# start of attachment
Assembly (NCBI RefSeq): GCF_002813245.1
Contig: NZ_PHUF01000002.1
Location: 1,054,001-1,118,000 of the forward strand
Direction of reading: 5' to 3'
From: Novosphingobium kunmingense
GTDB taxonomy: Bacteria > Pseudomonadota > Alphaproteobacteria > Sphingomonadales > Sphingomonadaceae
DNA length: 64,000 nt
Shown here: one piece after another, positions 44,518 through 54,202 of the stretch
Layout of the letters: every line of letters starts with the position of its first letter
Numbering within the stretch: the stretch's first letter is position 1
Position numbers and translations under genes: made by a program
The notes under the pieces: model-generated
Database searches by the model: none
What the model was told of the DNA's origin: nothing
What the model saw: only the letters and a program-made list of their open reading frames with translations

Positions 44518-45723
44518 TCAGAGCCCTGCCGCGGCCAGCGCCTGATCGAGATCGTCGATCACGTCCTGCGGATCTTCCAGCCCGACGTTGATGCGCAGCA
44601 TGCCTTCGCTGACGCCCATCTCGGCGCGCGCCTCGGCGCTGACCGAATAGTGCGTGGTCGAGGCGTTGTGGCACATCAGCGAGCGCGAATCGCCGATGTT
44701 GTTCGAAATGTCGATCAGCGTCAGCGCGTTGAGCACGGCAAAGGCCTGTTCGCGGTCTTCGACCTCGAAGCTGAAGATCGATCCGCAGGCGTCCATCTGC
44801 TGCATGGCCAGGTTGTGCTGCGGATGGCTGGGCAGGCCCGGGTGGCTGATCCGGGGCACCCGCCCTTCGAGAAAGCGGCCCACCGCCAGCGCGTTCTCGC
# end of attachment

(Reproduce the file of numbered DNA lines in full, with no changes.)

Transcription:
Assembly (NCBI RefSeq): GCF_002813245.1
Contig: NZ_PHUF01000002.1
Location: 1,054,001-1,118,000 of the forward strand
Direction of reading: 5' to 3'
From: Novosphingobium kunmingense
GTDB taxonomy: Bacteria > Pseudomonadota > Alphaproteobacteria > Sphingomonadales > Sphingomonadaceae
DNA length: 64,000 nt
Shown here: one piece after another, positions 44,518 through 54,202 of the stretch
Layout of the letters: every line of letters starts with the position of its first letter
Numbering within the stretch: the stretch's first letter is position 1
Position numbers and translations under genes: made by a program
The notes under the pieces: model-generated
Database searches by the model: none
What the model was told of the DNA's origin: nothing
What the model saw: only the letters and a program-made list of their open reading frames with translations

Positions 44518-45723
44518 TCAGAGCCCTGCCGCGGCCAGCGCCTGATCGAGATCGTCGATCACGTCCTGCGGATCTTCCAGCCCGACGTTGATGCGCAGCA
44601 TGCCTTCGCTGACGCCCATCTCGGCGCGCGCCTCGGCGCTGACCGAATAGTGCGTGGTCGAGGCGTTGTGGCACATCAGCGAGCGCGAATCGCCGATGTT
44701 GTTCGAAATGTCGATCAGCGTCAGCGCGTTGAGCACGGCAAAGGCCTGTTCGCGGTCTTCGACCTCGAAGCTGAAGATCGATCCGCAGGCGTCCATCTGC
44801 TGCATGGCCAGGTTGTGCTGCGGATGGCTGGGCAGGCCCGGGTGGCTGATCCGGGGCACCCGCCCTTCGAGAAAGCGGCCCACCGCCAGCGCGTTCTCGC